Do you know any Slayer?

Then through the night sky, a cloud emerged. At first I thought it could be Tucson’s lazy ruling on pot smoking laws….but no. It was the terrible whiff of cheap cigars, coming from somewhere in the center lanes. Walking by there I found a vendor selling El Ropo style cigars to beer soaked wannabe mack daddy kids that think by donning a smoldering turd in your mouth you are automatically a playa in a rap video being shot in slow motion. Mixed with piling trash, beer puke and desperation, the smell had overcome my short lived giddy mood and I knew the time had come to call it. 

*cough* Gross...

We mashed our way out, giving away our unused beer tickets to random friends that we passed and were eventually set free in the glorious fresh air above the regaling territory below. 

Bye buster Felicia...

“See you next year!” toned one of the gate keepers in a chittery inflection as we exited. I’m not too sure about that, I thought to myself.

The Arizona Bacon Festival isn’t terrible, but it is a work in progress. Obviously the good people of Tucson and the surrounding areas are willing to shell out a good amount of hard earned dough to eat fatty pork products and drink endless supplies of stiff ales and lagers, but the execution that we were witness to needs a bit of stitching up. 

I can't explain the terror we felt.

Vendors need to step up their supply game and work in communicating with the organizers. Staff up the event, hire volunteers and for craps sake get more trash cans. I mean, for real. There were times where it felt we were in the middle of a garbage strike and to deal with the grim reality of smelly piles all around us those in power decided to throw a bar-be-que and beer picnic to ease the pain. It wasn’t bad it just wasn’t…great. Maybe next year as the lady had prescribed to us.

Maybe next year.

Luckily there was an In-N-Out on the way home and consuming a double-double made things right. But to leave a bacon carnival hungry? C’mon. I just wished there was more pork in my belly when we left.

Wait a minute….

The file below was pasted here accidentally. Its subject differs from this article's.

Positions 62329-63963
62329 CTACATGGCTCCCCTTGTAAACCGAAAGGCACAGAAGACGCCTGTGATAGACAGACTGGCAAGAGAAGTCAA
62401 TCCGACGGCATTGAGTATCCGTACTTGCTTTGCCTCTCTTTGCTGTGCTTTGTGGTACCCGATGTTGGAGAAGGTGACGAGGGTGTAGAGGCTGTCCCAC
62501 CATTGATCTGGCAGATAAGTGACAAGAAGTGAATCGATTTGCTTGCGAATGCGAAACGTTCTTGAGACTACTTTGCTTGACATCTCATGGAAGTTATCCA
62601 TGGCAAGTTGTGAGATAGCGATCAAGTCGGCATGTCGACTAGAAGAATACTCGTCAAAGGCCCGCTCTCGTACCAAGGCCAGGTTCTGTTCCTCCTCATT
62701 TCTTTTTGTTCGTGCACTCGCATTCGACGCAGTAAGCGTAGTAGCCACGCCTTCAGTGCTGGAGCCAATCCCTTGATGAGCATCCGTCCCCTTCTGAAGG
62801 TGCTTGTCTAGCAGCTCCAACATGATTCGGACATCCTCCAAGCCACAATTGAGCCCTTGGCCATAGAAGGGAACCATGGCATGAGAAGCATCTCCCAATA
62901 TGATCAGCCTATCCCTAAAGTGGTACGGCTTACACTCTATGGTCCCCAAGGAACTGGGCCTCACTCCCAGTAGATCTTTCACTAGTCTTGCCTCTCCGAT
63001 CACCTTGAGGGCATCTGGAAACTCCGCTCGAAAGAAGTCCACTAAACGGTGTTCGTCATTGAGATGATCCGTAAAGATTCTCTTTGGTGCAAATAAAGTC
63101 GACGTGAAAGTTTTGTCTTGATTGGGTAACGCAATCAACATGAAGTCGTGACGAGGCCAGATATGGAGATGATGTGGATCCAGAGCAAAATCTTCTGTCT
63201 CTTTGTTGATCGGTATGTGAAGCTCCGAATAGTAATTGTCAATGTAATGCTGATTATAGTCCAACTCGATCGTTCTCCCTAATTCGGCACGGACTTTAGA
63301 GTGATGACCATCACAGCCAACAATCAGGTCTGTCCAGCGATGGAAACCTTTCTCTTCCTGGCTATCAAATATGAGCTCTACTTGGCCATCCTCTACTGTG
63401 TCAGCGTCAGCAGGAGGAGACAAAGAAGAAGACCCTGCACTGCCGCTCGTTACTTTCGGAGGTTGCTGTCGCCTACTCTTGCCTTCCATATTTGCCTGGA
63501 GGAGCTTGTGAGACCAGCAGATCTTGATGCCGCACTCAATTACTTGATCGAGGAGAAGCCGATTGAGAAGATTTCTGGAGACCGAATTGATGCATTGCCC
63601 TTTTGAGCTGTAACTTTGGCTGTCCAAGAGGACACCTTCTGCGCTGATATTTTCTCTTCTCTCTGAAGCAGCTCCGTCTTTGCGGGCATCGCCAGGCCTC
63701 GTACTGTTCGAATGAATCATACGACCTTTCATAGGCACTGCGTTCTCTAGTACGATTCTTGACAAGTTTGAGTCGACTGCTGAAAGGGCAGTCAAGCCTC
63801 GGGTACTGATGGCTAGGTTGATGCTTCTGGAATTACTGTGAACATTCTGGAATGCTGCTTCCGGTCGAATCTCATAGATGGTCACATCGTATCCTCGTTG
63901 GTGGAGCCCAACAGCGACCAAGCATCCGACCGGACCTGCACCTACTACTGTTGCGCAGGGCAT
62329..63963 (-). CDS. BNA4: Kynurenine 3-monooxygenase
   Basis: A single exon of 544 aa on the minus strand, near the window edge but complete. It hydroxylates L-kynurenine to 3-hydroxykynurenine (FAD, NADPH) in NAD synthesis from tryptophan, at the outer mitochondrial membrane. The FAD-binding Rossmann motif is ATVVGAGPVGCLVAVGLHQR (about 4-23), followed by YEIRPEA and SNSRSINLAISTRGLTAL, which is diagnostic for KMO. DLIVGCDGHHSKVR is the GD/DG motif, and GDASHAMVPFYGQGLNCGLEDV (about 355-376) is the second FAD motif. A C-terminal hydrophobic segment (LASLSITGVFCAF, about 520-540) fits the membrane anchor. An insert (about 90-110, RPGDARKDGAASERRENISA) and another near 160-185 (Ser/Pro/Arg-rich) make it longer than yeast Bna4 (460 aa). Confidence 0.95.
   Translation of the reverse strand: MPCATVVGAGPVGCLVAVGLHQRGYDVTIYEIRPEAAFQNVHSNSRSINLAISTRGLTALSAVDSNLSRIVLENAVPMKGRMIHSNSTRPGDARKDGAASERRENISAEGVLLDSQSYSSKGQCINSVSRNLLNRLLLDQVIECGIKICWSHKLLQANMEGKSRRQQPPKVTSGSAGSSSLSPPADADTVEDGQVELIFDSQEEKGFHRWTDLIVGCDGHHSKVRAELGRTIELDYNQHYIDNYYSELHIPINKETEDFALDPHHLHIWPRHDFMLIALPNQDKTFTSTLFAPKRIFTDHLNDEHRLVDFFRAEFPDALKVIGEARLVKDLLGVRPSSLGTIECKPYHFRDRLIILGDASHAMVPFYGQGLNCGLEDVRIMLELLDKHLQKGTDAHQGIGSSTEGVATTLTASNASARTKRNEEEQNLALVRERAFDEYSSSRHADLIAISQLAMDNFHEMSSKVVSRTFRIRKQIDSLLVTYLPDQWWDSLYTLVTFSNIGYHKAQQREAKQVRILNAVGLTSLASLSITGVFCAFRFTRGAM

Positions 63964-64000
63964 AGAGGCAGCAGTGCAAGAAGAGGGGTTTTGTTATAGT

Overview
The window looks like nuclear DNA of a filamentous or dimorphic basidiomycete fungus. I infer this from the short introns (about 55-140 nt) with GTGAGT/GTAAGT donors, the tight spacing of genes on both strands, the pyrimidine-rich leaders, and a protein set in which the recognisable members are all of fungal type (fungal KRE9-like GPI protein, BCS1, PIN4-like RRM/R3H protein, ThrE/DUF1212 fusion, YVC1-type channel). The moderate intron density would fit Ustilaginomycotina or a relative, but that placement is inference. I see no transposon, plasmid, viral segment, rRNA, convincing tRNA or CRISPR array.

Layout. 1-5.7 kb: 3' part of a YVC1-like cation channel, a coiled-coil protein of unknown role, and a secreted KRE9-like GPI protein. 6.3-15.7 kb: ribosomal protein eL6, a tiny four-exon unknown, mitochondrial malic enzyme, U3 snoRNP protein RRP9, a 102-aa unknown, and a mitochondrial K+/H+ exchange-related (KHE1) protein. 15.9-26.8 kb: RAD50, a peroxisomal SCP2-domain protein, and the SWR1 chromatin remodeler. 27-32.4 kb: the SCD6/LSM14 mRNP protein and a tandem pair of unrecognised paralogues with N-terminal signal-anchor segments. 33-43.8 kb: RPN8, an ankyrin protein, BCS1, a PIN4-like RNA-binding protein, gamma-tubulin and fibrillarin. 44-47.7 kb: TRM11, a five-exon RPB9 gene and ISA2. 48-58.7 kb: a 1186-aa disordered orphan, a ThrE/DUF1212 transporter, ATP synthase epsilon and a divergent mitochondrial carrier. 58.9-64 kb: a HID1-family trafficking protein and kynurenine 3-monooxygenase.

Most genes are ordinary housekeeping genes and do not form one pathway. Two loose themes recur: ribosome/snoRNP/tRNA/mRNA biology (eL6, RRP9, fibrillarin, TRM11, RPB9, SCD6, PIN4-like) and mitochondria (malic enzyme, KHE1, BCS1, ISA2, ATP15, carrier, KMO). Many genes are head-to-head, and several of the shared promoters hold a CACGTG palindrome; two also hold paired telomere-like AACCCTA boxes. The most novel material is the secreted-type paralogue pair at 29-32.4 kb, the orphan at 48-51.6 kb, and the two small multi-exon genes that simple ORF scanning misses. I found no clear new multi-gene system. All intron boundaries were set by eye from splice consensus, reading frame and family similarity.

Camera and Typing by

Metal Mark

May 2015 

Metal Inspiration
Cannibal Corpse, "Eaten Back To Life" 
Listen to it here: 

Friday, May 22, 2015

So how come there hasn't been any HOMESKILLET posts lately?

"Yeah man. You just restarted this thing. You said you were going to post new stuff like all the time. It's been a while. One lousy piece about you eating tacos and donuts on south 6th avenue and now....nothing? What gives? Like did you kill The Homeskillet before it even had a chance to live? C'mon Metal Mark...I thought you were better than that."

Well, yes, I am, and The Homeskillet is still set to be one of the best food / eating / metal blogs out there, it's just that I unfortunately had a bit of a set back.

Let's should I phrase this? I know, with a simple visual explaining everything:

Yup. Just the other day as I was composing an email, the old rig went ker-plunk and now I wait as a new one arrives.

It was my Dad's laptop, the one that I brought home after he passed. I sort of had this romantic notion of writing and doing massive creative stuff on his laptop but, truth is, that thing was pretty old and when Windows decided to eat itself, it was sort of like him saying, "I appreciate the gesture and offer kid need a new laptop to do The Homeskillet on."

There are tons of photos and outlines on the old one so when the new computer arrives I'm gonna dump the old hard drive onto the new one and start all over.

Trust me here kids: The Tucson Homeskillet has a long way to go and a lot of fun stuff is in the works. Just be patient and there will be TONS of food and Metal coming you way.

In the meantime, let ol' Napalm Death here explain how the old laptop is right now:


- Metal Mark

Monday, May 18, 2015

A Headbangers Day Out: Metal Mark explores South 6th Avenue!

“What’s the big deal,” you might ask. “Lots of people go to south 6th avenue all the time. So what if you did? Big whoop. This article is lame. The stupid Homeskillet should have stayed dead. Nice work Metal Mark!”